Starting a new job is super exciting, but it can also be very nerve-racking. It’s very common to spend the weeks leading up to day one with thoughts of doubt. Take me, for example: I spent nearly three weeks freaking out before starting at gdR. And because I overanalyze EVERYTHING, my first instinct was to Google “tips for starting a new job”.
What I found was 88M+ results basically saying the same thing – be prepared; do your research, get your shit together the night before so the morning isn’t chaotic, blah blah blah… But I didn’t feel like anyone was telling it straight. So here I find myself, trying to articulate all the advice I WISH I had read.
First off, it’s okay to freak out – it’s a natural reaction to change. And let me tell you, imposter syndrome is a real thing. However, what I wish someone would have said to me (in between deep breaths) is that you are there for a reason. The person who hired you is a professional. They evaluated you based on your experience in comparison to their needs and if you would be a good fit for the culture the organization has developed. I can promise you that this wasn’t an easy decision and they certainly didn’t just blindly point to a name on their short-list. Now this isn’t to say that you don’t need to put your full effort forward, because you still have an impression to make.But those thoughts of “What am I doing here?” should be at ease as your remember that they chose you for a reason.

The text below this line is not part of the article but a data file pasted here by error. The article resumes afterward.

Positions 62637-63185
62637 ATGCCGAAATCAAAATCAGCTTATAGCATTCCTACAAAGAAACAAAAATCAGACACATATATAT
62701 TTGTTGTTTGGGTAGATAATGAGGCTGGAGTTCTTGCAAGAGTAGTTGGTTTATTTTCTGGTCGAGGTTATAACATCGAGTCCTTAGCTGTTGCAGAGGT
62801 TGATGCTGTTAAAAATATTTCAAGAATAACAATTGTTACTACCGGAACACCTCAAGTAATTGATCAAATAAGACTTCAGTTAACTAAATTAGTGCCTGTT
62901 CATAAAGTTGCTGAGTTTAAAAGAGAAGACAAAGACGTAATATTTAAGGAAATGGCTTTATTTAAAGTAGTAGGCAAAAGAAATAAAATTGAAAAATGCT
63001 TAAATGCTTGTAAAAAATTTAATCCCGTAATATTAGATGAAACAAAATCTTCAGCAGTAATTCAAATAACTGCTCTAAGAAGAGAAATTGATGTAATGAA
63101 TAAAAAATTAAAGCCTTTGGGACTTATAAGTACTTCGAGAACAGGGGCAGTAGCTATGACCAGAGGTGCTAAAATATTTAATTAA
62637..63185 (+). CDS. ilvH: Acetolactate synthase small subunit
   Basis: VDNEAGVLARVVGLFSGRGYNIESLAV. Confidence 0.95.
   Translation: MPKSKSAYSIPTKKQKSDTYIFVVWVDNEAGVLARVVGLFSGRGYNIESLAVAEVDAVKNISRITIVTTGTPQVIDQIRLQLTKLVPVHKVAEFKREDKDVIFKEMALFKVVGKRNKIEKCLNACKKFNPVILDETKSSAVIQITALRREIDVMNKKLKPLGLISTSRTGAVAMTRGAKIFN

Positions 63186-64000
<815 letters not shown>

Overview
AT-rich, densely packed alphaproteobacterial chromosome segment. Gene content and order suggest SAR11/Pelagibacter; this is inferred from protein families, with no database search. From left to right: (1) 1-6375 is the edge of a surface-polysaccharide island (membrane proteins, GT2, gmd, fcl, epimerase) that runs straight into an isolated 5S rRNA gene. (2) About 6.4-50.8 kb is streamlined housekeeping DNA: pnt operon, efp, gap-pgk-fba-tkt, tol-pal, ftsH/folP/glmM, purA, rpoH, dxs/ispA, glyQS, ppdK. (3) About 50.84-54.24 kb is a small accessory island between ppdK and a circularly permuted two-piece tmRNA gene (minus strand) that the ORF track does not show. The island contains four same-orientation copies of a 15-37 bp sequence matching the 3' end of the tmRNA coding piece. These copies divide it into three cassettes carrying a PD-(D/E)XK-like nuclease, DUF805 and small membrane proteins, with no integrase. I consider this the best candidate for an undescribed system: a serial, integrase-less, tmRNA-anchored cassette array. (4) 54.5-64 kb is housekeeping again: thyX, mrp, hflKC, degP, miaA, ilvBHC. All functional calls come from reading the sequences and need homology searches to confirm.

Now that (hopefully) we’re freaking out a little less, let’s real talk about how to prepare for day one.
- When you return all the required paperwork to your new hiring manager, ask them how to best get to know the people you’ll work closely with so that you can start to build the relationships you need to be successful at your new role right off the bat (e.g., informal chats likely). This is also a good opportunity to ask what the structure of the organization is (e.g., some companies have org charts, but not all!) and people’s names & titles (e.g., most have a directory) so that you can get an understanding of reporting structures and who outside of your team will impact your role.
- If you haven’t received all the details from HR or your new boss about where to go, who to ask, what time to come in etc – don’t worry. Just send a quick follow-up email to the HR person you’ve been working with to confirm.